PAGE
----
Bashir, a student from Kazakhstan, played an improvised piece on his 'dombra,' an instrument popular in Kyrgyzstan and Uzbekistan as well. Variations of the dombra exist throughout Central Asia and the Middle East. In Tajikistan it is known as 'dombura,' in Turkmenistan it is called 'dutar' and in Turkey it is referred to as 'saz' or 'baglama.' Its drone strings give it a trance-like quality and it is often used to accompany storytelling and singing.
This is yet another Kazakh classmate of mine dressed in traditional costume and performing an up tempo, energetic dance. The vast majority of my classmates come from the Central Asian Republics. China's recent boom has renewed the ancient Silk Road connections. My language teacher told me that its just been in the last 5 to 10 years that Northwest University has seen a large increase in the number of students from Central Asia. In the past, Russian speaking Central Asians were more likely to go to Moscow for education and work. With the collapse of the Soviet Union and the rise of modern China, Central Asians are once again making the journey along the Silk Road, inspired by economic incentives to learn Mandarin Chinese.
Monday, December 15, 2008
Qin Shi Huang, the man that managed to unify China after the Warring States period, ruled the country with an iron fist. He was able to accomplish several large scale projects through the use of forced labor. He is credited for having consolidated the Great Wall, building an extensive canal system that surpassed Roman aqueducts, standardizing the written language as well as currency, weights, and measurements. Some 75,000 craftsmen worked for decades to create Qin Shi Huang's mausoleum which is equipped with a life size terracotta army to accompany him in the afterlife. The Qin Dynasty didn't last long as the people grew weary and rebelled against the oppressive regime following the death of the Emperor. The Han Dynasty that followed was much less overbearing and enjoyed long term popular support.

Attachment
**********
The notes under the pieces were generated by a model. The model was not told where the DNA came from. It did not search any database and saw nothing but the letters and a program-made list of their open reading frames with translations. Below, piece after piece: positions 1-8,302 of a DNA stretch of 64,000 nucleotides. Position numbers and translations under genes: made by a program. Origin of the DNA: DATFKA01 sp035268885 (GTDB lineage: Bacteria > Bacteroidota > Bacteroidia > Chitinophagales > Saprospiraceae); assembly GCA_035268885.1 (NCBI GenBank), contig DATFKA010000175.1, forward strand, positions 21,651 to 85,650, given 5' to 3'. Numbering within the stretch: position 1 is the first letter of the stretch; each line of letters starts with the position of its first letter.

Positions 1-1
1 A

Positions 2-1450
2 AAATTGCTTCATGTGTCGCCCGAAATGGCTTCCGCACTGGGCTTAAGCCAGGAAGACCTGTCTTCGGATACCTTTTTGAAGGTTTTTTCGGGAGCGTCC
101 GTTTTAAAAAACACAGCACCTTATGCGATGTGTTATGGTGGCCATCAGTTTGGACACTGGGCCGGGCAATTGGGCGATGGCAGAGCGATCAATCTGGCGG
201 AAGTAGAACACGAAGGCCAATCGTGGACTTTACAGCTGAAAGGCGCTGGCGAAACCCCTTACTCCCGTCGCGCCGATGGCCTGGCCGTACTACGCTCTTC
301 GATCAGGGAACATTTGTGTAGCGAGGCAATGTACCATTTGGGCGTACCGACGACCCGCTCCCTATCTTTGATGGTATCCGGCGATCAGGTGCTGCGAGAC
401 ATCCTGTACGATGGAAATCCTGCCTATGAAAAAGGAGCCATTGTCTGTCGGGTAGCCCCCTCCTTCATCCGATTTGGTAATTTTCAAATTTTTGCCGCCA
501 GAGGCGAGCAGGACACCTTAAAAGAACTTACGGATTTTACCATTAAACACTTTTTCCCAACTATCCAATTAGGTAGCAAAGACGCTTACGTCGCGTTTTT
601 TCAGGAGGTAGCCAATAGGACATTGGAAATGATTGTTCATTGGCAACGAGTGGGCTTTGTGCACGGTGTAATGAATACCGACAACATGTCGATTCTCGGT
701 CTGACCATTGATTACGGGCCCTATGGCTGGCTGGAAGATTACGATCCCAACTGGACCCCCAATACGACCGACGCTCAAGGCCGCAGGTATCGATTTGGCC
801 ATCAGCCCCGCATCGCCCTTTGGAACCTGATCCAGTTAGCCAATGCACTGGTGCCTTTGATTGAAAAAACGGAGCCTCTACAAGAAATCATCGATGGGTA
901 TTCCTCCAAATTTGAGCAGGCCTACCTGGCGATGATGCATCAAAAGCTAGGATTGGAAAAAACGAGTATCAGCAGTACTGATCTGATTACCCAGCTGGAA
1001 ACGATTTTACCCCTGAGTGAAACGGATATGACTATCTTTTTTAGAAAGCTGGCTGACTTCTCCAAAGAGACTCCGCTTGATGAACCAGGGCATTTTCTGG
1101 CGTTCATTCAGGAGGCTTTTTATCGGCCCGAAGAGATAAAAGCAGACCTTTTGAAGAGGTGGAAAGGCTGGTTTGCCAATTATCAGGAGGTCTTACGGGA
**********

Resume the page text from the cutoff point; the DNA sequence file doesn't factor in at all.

Now and then we see roving merchants like these selling fox furs out of their portable handcarts. Kalila's such a fan of animals that she was pretty captivated by this woman's array of fox skin hats and scarves. They also tried to pass off some larger hides as 'lao hu' (tiger) which were obviously counterfeit. Merchants on the move try to stay one step ahead of the authorities who make a feeble attempt to regulate commerce. Its not uncommon to see a whole row of merchants grab their wares and go sprinting down the street when the police arrive.
Kalila's Puo puo Gong gong (grandma and grandpa) recently came to Xi'an for a visit. We had an excellent time. Here they are at Xi'an's famous Gu Lou (Drum Tower) which is filled with drums of all shapes and sizes. In the past, the Bell Tower and Drum Tower located in the city's center, announced the time of day to Xi'an's citizens. Today the towers serve as museums. We saw a display of T'ang Dynasty furniture as well as an extensive collection of drums from different time periods. Xi'an is known for its drum music. Although traditional drumming is not as popular as it once was, you can still find drum troupes practicing in the park.